Association hopes free fastball the answer
The Langley Fastball Association is hoping some short-term pain will lead to long-term gain.
Faced with declining enrolment in the mite division (ages 9 and 10) for the upcoming season, the local organization is offering free registration for that age group.
They have done this in the past as well.
“If we can get them into mite, we can usually have them for a good three, four years,” said Daphne Polancic, the LFA’s uniform manager.
Polancic’s family is an example of how free registration can create new players.
“It was one of those things where it was free, so why not get the kids to try baseball,” she explained. “It was free, I took advantage, and they loved it.”
Both her son and daughter are still involved in the sport.
Her daughter, now 14, is in her fifth year with Langley Fastball, while Polancic’s 12-year-old son is still involved in the sport, but has switched associations to North Langley Diamond Sports.
And that is the overall goal of the free registration, to get kids involved and hopefully keep them there.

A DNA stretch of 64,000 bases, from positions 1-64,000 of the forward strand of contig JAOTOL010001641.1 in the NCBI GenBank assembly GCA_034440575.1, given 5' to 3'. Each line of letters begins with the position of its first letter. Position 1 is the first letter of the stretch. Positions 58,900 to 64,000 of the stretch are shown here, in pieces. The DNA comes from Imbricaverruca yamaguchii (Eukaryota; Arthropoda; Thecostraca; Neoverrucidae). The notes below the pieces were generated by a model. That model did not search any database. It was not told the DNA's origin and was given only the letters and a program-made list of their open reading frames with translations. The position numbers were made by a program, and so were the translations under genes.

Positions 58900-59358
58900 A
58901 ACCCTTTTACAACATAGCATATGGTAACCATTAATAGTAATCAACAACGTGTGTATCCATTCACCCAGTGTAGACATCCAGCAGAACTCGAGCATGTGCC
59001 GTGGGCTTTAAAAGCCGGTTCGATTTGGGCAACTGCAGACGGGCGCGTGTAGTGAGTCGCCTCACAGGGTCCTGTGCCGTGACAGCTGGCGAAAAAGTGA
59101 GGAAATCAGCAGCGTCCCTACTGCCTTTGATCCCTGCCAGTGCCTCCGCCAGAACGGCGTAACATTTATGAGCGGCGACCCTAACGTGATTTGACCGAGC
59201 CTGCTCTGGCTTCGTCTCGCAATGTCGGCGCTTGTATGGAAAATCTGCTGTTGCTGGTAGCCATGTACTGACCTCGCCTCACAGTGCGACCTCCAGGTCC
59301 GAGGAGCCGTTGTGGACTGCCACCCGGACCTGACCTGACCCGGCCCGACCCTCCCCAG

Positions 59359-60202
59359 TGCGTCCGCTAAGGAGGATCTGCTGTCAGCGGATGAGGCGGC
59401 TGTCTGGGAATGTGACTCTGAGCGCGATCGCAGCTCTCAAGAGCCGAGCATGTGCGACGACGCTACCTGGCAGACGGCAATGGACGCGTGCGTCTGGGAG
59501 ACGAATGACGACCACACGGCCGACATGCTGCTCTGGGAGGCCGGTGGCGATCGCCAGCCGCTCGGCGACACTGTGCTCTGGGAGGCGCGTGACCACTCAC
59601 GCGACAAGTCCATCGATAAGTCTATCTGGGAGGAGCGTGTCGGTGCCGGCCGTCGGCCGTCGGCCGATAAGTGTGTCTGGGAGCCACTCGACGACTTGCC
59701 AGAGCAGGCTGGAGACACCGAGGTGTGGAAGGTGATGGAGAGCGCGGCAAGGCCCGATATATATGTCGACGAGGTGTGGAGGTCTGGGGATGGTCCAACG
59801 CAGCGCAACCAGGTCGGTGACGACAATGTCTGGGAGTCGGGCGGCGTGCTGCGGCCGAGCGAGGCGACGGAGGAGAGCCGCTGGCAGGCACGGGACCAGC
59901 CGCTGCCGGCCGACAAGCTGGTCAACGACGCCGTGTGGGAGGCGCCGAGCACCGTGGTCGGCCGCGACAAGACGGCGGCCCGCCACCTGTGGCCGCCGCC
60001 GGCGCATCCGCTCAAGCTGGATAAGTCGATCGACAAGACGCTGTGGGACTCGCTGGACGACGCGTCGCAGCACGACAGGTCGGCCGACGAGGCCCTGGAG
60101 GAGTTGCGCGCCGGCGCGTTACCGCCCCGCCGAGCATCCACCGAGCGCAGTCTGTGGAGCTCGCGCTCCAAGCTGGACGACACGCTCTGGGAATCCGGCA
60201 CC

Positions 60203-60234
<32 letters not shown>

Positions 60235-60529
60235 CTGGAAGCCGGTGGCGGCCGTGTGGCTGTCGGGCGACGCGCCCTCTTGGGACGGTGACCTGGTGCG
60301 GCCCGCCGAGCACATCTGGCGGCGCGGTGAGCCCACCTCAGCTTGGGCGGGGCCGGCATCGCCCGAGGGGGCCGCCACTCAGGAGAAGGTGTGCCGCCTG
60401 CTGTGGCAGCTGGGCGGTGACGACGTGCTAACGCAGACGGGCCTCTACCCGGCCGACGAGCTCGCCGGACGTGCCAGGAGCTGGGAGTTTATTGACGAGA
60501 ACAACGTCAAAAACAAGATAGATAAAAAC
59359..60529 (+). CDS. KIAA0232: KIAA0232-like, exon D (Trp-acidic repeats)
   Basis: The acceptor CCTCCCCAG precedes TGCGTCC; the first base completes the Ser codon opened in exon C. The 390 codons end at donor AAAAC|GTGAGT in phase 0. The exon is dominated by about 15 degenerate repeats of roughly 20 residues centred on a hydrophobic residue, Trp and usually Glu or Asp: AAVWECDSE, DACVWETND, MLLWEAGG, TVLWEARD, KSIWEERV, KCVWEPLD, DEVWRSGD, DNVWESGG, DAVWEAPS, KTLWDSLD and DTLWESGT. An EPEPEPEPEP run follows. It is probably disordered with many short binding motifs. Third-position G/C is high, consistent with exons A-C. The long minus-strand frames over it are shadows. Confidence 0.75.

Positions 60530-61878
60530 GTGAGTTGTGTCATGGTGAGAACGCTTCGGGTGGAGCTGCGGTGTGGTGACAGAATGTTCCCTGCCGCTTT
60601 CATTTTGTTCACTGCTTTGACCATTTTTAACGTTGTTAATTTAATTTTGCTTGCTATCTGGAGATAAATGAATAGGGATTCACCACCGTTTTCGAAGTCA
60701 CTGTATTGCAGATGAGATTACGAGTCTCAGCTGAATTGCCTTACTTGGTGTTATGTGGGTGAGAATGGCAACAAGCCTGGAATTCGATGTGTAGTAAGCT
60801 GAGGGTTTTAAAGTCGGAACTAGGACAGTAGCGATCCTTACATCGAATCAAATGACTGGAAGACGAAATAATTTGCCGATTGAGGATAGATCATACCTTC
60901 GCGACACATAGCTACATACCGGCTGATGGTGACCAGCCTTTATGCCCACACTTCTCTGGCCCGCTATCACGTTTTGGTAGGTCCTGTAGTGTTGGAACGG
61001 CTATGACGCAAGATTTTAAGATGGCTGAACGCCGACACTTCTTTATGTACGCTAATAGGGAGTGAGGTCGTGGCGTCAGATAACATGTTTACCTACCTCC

“Mite is ultimately our feeder age group into the rest of the divisions,” Polancic said
Most years, there are about 80 kids registered at the mite level, but so far, with the season just weeks away, only 24 are registered.
Those already enrolled with receive a refund, so the association is losing $2,400 from their operating budget.
Ken Maher, the president of the Langley Fastball Association, said their numbers are down substantially from 10 years ago.
“It is a straight line down in the last 10 years,” Maher said.
There used to be 1,200 registered players, but that was down to 350 last season, he said.
And the fewer kids that give the sport a shot at this stage, the more troublesome the future of the game.
“We are hoping to gain interest in the game,” Maher said.
As a small business owner in Fort Langley, Polancic knows that the economy is still recovering.
“I can understand the economics at this point so I can see why parents might not be registering their kids,” she said.
“This is kind of a double-edged sword: it is a public offering but ultimately we do need the registrants for the future.”
Polancic is sure parents and kids will be happy if they give the sport a chance.
“Ultimately it is a great way to get outside and get some fresh air,” she said. “(And) we hope they enjoy it for a lifetime.”